Feeling the Flat Yield Curve Squeeze?


interest-rate-6-26-18.pngInvestors have always sought better returns for greater risk. Longer investment horizons are associated with a higher amount of risk driven by uncertainty. In the fixed income markets, this translates to higher yields for longer maturities to compensate investors for the risk, thus creating what is called the yield curve. The yield curve has a positive slope in a normal market. The curve can also be flat or even inverted, which typically indicate transitionary periods in the market. That said, interest rate troughs usually do not last more than seven years, and central banks normally do not pump trillions of dollars into global markets as they have over the last several years. With protracted recovery and extreme monetary policy measures, this dreaded flat yield curve seems to be here for a while.

Banks’ primary earning power is largely driven by net interest margin, which is impacted by the shape of the yield curve and the ability to manage interest rate risk. It is prudent to perform non-parallel rate simulations on a regular basis, and regulators require this type of analysis. These simulations should be reviewed with management and saved for future use. Given the protracted flat yield curve environment, banks are feeling margin compression. If you have not done so, it may be time to retrieve these reports, understand if and where risk is impacting your balance sheet and manage your margin accordingly.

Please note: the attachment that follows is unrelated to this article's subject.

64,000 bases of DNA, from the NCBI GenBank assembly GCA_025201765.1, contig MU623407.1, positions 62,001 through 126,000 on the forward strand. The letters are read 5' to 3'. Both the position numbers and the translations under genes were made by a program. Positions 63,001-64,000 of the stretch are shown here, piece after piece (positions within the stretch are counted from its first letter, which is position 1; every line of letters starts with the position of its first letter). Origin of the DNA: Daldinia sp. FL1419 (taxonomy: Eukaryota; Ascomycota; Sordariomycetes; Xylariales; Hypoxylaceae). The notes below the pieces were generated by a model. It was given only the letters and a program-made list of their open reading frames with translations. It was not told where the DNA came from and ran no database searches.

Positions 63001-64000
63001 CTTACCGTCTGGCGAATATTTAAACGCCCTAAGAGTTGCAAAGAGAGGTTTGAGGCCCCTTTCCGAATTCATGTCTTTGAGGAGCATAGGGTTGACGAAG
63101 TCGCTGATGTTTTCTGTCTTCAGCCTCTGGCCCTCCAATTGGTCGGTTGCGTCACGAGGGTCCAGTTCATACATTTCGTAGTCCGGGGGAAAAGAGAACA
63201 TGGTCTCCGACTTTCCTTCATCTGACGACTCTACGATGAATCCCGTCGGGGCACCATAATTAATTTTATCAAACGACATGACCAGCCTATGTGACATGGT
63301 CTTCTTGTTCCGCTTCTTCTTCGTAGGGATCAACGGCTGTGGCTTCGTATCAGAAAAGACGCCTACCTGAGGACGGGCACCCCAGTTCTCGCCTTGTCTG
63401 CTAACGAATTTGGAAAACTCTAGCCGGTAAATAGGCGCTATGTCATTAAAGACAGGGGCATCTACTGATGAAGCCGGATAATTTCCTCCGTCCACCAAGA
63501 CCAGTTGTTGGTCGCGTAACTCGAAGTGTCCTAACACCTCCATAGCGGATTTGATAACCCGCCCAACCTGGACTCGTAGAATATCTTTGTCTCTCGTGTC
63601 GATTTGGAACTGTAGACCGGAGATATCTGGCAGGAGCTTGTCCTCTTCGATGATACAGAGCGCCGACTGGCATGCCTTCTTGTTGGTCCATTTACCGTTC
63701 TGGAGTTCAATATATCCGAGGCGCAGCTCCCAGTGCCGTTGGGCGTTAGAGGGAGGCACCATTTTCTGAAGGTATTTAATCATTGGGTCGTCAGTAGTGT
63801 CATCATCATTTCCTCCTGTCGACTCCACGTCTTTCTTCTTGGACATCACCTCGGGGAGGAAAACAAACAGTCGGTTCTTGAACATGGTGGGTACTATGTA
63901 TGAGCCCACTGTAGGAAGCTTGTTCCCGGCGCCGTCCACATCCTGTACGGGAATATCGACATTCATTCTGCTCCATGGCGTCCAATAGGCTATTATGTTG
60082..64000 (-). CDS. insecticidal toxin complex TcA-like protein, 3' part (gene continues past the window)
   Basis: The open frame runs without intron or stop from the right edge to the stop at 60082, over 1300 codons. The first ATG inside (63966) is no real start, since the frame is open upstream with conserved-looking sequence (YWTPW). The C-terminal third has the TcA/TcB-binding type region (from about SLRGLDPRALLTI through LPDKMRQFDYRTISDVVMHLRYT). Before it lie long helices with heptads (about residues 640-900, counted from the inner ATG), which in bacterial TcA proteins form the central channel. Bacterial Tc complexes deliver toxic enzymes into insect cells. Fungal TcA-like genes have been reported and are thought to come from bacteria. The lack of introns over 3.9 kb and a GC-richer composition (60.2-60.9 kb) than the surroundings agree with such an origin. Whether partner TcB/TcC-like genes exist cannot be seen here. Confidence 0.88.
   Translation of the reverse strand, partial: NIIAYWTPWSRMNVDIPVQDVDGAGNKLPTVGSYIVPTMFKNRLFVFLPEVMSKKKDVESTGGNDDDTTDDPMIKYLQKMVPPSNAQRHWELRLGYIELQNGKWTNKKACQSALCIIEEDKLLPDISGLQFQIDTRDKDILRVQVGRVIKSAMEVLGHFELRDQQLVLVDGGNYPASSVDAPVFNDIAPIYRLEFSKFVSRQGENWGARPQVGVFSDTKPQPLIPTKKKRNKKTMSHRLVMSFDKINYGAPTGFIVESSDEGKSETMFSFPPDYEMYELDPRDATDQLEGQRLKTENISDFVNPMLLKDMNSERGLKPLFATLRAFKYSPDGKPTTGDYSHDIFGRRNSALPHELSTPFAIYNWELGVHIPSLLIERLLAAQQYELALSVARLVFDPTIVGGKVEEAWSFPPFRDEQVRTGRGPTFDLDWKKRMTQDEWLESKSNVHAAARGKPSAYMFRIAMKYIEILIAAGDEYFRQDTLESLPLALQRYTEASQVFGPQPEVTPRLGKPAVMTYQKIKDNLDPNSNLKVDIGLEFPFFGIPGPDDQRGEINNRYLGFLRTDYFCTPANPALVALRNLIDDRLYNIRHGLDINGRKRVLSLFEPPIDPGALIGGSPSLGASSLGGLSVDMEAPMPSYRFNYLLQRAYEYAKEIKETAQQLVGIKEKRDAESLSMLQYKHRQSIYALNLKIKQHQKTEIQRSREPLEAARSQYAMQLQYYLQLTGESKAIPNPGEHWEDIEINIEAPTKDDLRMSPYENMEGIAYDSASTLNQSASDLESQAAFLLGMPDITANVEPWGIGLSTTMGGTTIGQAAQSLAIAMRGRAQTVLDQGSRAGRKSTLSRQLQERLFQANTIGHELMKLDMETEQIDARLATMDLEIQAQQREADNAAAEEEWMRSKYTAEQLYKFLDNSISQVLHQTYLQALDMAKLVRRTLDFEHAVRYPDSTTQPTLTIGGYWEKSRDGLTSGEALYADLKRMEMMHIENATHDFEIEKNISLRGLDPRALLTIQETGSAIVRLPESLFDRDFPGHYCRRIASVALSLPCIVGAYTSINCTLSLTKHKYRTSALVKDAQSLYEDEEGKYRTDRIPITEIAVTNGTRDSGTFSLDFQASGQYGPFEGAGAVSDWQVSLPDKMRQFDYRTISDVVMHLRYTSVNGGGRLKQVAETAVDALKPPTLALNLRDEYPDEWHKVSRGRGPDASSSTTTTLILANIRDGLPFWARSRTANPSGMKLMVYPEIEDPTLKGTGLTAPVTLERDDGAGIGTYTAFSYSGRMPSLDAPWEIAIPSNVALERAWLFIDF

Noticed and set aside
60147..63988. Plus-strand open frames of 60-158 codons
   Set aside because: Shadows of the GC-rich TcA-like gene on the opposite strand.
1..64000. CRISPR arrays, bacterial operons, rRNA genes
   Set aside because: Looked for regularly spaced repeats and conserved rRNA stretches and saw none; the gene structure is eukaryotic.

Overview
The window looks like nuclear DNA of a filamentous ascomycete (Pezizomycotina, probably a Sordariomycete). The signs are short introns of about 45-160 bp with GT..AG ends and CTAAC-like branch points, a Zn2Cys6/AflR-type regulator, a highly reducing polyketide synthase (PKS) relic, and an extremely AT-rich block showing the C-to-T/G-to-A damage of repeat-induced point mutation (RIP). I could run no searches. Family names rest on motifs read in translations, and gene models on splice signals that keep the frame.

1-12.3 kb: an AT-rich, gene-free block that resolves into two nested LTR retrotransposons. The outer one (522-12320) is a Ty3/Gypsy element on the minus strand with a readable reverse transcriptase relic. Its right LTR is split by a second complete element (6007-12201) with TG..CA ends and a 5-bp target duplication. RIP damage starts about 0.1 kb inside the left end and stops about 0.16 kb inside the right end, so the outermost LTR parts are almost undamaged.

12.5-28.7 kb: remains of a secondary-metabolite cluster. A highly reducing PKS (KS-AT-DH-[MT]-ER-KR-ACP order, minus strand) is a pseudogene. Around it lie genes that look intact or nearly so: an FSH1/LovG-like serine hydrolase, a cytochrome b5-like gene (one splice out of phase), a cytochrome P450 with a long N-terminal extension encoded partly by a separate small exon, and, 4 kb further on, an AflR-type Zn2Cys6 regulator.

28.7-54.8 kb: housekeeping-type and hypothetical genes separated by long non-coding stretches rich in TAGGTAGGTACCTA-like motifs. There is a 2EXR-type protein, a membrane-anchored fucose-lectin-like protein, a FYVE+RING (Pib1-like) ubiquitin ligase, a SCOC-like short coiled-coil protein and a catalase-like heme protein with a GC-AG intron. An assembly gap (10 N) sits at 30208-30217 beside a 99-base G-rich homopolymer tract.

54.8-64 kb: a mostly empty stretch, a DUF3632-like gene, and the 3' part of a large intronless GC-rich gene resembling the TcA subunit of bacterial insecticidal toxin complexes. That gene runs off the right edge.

There are a number of ways a flat yield curve can negatively impact interest rate margins. Liquidity pressure is often at the top of the list in a rising rate environment. We have seen seven upward moves in the target fed funds rate since the bottom of the recovery, a total of 175 basis points. Depositors are hungrily pursuing newfound interest income. Most banks have had to follow suit and raise deposit rates. On the asset side of the balance sheet, fixed-rate loan yields have remained relatively stagnant. A typical rate on a 20-year amortizing 5-year balloon, owner-occupied commercial real estate loan in the $1-million to $5-million range was priced around 4.75 percent during the bottom of the rate trough.

As deposit rates have risen, banks have had difficulty in pricing the yields on loans of this type much above 5 percent. A third pressure point is the investment portfolio. During a normal yield curve environment, institutions with asset-sensitive balance sheets could earn income by borrowing short-term liabilities and investing at higher yields further out on the curve. Given the tightness of spreads along the curve where typical banks invest, there is minimal advantage to implementing this type of a strategy.

Since the issue of margin compression driven by the flat curve is a top concern for those who manage interest rate risk, the better question is what to do about it. Most bankers know it is present but many avoid the potential ramifications. The non-parallel simulation is an important exercise to understand the implications over the next year or so. The bank may even want to consider running a worst-case scenario simulation around an inverted curve as well. From there some strategic deposit pricing can be implemented.